Why Choose Wholemeal Flour Over White

Nia Rouseberg Author: Nia Rouseberg Time for reading: ~2 minutes Last Updated: August 08, 2022
Why Choose Wholemeal Flour Over White

In this article, learn more about Why Choose Wholemeal Flour Over White. Why choose wholemeal flour over white.

The topic of healthy eating is discussed by all, but often the definition of "healthy" is strictly individual. However, there are no two opinions about whole grains. But do you know why it is recommended to consume wholemeal bread instead of white? Here we will answer most of the questions you ask yourself and you will understand why it is better to choose wholemeal flour over white.

Consuming foods made from flour - finely ground grains - helps you reach the required daily dose of grains. However, not all flours are the same: white is made from highly refined and processed wheat grains, and whole grains from grains that have not undergone heavy processing. Wholemeal and white flours also have some differences in nutritional value.

Fiber content

One of the main nutritional differences between wholemeal and white flour is the fiber content. Dietary fiber has a number of health benefits - it prevents constipation, lowers cholesterol and can help you lose weight. The refining process involved in the production of white flour separates the outer shell of the grain (ie fiber), so that white flour contains less fiber than whole grain. For example, 1/2 teaspoon of white flour contains 1.3 grams of fiber, while in the same amount of whole grains, they are 6.4 grams. As a result of choosing foods containing wholemeal flour, you will successfully achieve a healthy fiber intake of 28 grams per day.

Effect on blood sugar

All foods containing carbohydrates - including those that contain white or wholemeal flour - have an effect on blood sugar. After eating, your body breaks down carbohydrates into glucose. This glucose enters the bloodstream so that the body can supply fuel to the cells. The glycemic index of food serves as a measure of how fast this process occurs. The higher it is, the faster the blood sugar rises and then it drops sharply, which makes you feel hungry soon after eating. Foods with a lower glycemic index are absorbed more slowly, providing lower but steady blood sugar levels. Bread made with 100% wholemeal flour has a glycemic index of 51, and that with white flour - 71. If you are trying to regulate your blood sugar levels,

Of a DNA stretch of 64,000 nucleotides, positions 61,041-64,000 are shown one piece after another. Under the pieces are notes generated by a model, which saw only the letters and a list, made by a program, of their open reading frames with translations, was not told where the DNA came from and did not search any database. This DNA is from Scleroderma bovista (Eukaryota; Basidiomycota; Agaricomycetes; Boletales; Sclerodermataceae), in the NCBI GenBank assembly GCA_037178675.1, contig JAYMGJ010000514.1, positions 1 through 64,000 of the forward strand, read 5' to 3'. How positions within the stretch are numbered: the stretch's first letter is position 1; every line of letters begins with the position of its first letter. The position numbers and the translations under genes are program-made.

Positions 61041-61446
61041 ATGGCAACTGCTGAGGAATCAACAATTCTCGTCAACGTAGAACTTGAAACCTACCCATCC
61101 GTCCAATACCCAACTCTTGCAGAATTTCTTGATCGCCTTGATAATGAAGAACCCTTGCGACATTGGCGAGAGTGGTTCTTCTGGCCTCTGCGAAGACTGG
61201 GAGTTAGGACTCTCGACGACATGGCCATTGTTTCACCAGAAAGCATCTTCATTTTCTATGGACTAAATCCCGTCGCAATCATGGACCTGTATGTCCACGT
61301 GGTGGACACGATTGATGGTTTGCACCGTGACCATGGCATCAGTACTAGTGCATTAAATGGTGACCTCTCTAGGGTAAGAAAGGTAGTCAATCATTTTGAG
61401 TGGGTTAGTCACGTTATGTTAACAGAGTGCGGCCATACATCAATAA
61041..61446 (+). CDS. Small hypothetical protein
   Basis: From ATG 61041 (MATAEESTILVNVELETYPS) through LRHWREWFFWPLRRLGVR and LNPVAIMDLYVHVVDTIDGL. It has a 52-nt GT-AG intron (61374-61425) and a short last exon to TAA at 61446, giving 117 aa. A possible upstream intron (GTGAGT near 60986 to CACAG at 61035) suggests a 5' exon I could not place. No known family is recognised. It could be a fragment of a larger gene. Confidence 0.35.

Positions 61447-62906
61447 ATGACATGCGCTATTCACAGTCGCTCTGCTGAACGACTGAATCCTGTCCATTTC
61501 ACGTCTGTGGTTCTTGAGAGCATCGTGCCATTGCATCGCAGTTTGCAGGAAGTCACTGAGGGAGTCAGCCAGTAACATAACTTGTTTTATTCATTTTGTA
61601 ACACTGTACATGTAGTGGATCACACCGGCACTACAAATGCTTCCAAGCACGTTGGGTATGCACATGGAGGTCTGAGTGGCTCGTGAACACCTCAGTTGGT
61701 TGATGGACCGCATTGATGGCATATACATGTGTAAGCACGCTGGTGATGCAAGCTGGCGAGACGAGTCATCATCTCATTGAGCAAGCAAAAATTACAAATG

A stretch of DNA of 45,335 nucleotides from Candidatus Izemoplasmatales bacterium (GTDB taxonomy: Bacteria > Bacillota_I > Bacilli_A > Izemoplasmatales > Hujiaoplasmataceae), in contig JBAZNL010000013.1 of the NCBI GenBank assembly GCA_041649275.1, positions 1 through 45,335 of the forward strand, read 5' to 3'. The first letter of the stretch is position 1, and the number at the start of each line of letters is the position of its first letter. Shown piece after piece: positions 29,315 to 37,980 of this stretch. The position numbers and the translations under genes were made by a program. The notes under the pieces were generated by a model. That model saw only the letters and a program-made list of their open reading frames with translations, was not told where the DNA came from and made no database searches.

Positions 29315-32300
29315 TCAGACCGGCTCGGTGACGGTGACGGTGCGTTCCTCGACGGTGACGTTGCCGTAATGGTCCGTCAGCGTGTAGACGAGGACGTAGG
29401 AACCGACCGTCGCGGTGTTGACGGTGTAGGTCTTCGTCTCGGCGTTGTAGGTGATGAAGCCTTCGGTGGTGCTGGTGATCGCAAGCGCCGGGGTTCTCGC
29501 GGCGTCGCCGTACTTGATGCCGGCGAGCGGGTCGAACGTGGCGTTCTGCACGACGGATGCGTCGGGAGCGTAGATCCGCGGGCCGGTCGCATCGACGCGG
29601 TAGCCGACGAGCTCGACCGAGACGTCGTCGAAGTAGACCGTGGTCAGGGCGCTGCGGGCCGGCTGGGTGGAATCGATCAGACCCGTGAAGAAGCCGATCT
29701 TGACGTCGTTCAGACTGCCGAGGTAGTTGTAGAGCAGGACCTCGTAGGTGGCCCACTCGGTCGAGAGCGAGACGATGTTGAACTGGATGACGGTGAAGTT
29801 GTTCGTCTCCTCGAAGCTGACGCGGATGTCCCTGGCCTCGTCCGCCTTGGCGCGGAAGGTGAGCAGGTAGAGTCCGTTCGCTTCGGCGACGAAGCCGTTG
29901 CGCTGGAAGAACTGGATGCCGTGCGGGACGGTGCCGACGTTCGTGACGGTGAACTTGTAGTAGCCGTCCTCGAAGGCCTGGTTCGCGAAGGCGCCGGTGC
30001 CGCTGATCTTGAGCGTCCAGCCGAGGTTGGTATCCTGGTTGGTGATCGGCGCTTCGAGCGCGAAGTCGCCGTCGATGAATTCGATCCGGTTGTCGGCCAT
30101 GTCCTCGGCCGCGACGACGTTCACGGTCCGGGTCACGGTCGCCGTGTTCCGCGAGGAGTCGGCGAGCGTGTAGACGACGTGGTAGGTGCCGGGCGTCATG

Vitamin content

Wholemeal flour contains many vitamins, such as folate, riboflavin and vitamins B1, B3 and B5. Most white flours contain much less vitamins due to the processing that destroys the vitamin content of the grains. 1/2 cup of wholemeal flour contains 3 milligrams of niacin, and the same amount of white contains only 0.8 milligrams. To combat this, some white bread producers enrich the flour with vitamins to replace the loss during processing. Enriched flour has almost the same values ​​as wholemeal.

Replace white with wholemeal flour

You can easily replace white flour with wholemeal without having to sacrifice the foods you love. When making different homemade pastries, use a mixture of wholemeal and white flour. In grocery stores, check if the bread is made from 100% grains, because many breads labeled as whole grains are a mixture. Eat wholemeal flour paste, it is lighter and its texture does not change.


About | Privacy | Marketing | Cookies | Contact us

All rights reserved © ThisNutrition 2018-2024

Medical Disclaimer: All content on this Web site, including medical opinion and any other health-related information, is for informational purposes only and should not be considered to be a specific diagnosis or treatment plan for any individual situation. Use of this site and the information contained herein does not create a doctor-patient relationship. Always seek the direct advice of your own doctor in connection with any questions or issues you may have regarding your own health or the health of others.

Affiliate Disclosure: Please note that each post may contain affiliate and/or referral links, in which I receive a very small commission for referring readers to these companies.